22nd February 2019

The North Pole is shifting towards Siberia

Wasim Askar analyses the potential causes and impacts of the Earth’s drifting magnetic North Pole.
The North Pole is shifting towards Siberia
Photo: NASA Goddard Space Flight @ Flickr

The Earth’s North Pole is moving at a speed of at least 55 km per year away from Canada and towards Siberia, raising concerns that it could cause errors in map applications and geolocation services.

“The location of the north magnetic pole appears to be governed by two large-scale patches of magnetic field, one beneath Canada and one beneath Siberia,” Phil Livermore, a geo-magnetist at the University of Leeds, says. “The Siberian patch is winning the competition.” Compass needles point towards the north magnetic pole, which is moving towards Siberia.

The World Magnetic Model predicts the Earth’s magnetic field every five years and it was last done in 2015. The model is created by the British Geological  Survey and National Oceanic and Atmospheric Administration. It is a model that images the Earth’s core. The core field is generated by dynamic action in the iron-rich core and its pace of shift has increased over the years. The outer core of the Earth gets affected due to various factors, according to British Geological Survey blogger Will Brown, such as the drifting of the magnetic poles and changing fields. The shift could also be due to the immense magnetic field of the sun carried by wind which changes the field in the outer core. The change in the flow of iron in the Earth’s outer core leads to changes in its magnetic field.  Finally, it could also be due to the flipping of poles, where north becomes south and vice versa, a phenomenon that happens once every 200,000 to 300,000 years.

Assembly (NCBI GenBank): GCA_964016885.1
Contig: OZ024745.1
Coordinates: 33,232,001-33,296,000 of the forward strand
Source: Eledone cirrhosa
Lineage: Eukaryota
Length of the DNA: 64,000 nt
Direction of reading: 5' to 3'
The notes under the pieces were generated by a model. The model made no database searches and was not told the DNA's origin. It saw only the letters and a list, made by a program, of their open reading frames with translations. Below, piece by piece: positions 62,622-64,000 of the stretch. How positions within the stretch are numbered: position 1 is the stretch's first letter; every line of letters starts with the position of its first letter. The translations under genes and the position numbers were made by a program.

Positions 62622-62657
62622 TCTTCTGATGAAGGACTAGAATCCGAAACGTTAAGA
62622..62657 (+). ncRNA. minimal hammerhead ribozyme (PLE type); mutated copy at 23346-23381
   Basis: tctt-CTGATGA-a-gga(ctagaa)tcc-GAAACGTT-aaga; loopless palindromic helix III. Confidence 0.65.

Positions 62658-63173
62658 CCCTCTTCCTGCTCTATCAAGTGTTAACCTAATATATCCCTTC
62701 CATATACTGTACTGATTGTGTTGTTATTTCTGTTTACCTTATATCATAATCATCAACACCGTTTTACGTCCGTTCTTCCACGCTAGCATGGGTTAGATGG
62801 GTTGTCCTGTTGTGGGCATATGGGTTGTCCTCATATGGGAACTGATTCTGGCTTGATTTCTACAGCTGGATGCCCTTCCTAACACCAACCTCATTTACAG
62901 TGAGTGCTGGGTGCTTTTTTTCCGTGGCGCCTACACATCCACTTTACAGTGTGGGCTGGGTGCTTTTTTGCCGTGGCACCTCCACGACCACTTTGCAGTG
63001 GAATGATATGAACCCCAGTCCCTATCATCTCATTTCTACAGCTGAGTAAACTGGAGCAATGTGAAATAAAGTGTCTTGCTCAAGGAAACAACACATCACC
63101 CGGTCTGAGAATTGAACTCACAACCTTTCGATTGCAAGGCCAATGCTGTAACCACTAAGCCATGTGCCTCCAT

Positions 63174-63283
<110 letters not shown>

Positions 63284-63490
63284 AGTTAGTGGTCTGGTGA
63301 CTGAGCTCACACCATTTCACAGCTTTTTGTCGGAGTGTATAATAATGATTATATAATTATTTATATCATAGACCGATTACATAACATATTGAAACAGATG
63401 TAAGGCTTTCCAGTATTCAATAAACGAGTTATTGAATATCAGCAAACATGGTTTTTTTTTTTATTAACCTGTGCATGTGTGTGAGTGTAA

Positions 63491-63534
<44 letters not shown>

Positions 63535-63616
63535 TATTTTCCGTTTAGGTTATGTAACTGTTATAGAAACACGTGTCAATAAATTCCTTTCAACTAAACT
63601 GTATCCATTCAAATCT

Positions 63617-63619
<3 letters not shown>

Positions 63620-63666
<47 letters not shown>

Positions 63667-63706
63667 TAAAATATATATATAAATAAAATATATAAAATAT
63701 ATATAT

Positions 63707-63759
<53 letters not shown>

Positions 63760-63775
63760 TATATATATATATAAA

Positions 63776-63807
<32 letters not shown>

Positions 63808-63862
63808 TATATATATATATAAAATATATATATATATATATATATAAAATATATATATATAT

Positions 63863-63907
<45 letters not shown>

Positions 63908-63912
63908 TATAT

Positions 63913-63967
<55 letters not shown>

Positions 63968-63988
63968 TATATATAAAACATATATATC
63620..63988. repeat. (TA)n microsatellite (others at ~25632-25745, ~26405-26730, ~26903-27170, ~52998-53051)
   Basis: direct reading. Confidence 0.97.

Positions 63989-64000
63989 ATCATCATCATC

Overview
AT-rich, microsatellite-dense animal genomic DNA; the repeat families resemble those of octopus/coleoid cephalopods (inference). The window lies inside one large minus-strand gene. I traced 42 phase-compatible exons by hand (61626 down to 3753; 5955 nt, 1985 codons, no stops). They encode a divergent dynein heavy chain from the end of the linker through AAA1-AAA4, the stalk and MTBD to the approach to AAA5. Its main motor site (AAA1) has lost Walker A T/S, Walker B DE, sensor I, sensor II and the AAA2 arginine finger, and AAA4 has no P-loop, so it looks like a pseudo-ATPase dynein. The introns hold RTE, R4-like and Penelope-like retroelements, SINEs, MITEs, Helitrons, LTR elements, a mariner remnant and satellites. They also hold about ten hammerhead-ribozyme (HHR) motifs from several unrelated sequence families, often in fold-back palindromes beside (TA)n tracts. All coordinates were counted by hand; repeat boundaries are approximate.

Why is this significant to us? The positions of the Earth’s poles and models of its magnetic field is used by organisations such as NATO and the Ministry of Defense for missile systems and geolocation systems. More importantly, it could also affect location data that smartphone operating systems use, such as Android and IOS, and games like Pokemon Go.

Existing software will have to be modified to catch up with the change. Smartphones use the World Magnetic Model for the apps that use maps. Your phone contains a device known as a ‘magnometer’ that measures the Earth’s magnetic field. For analysing the information collected by your phone’s magnometer, the World Magnetic Model needs to be used so you have the location of a ‘true north.’

However, the error will not be off by more than a few per cent. Geodetic scientist James Friederich from the US National Geospatial Intelligence Agency explained that GPS systems only can detect the position and the direction you are facing. However, the switching of poles could cause increased exposure to radiation leading to an increased impact of global warming due to weakening fields. Professor Roberts from the Australian National University School of Research said that even with the existing strong magnetic field, we are susceptible to solar storms, and scientists have observed that reversal of poles in the past has led to a reduction of magnetic field strength by 90 percent.

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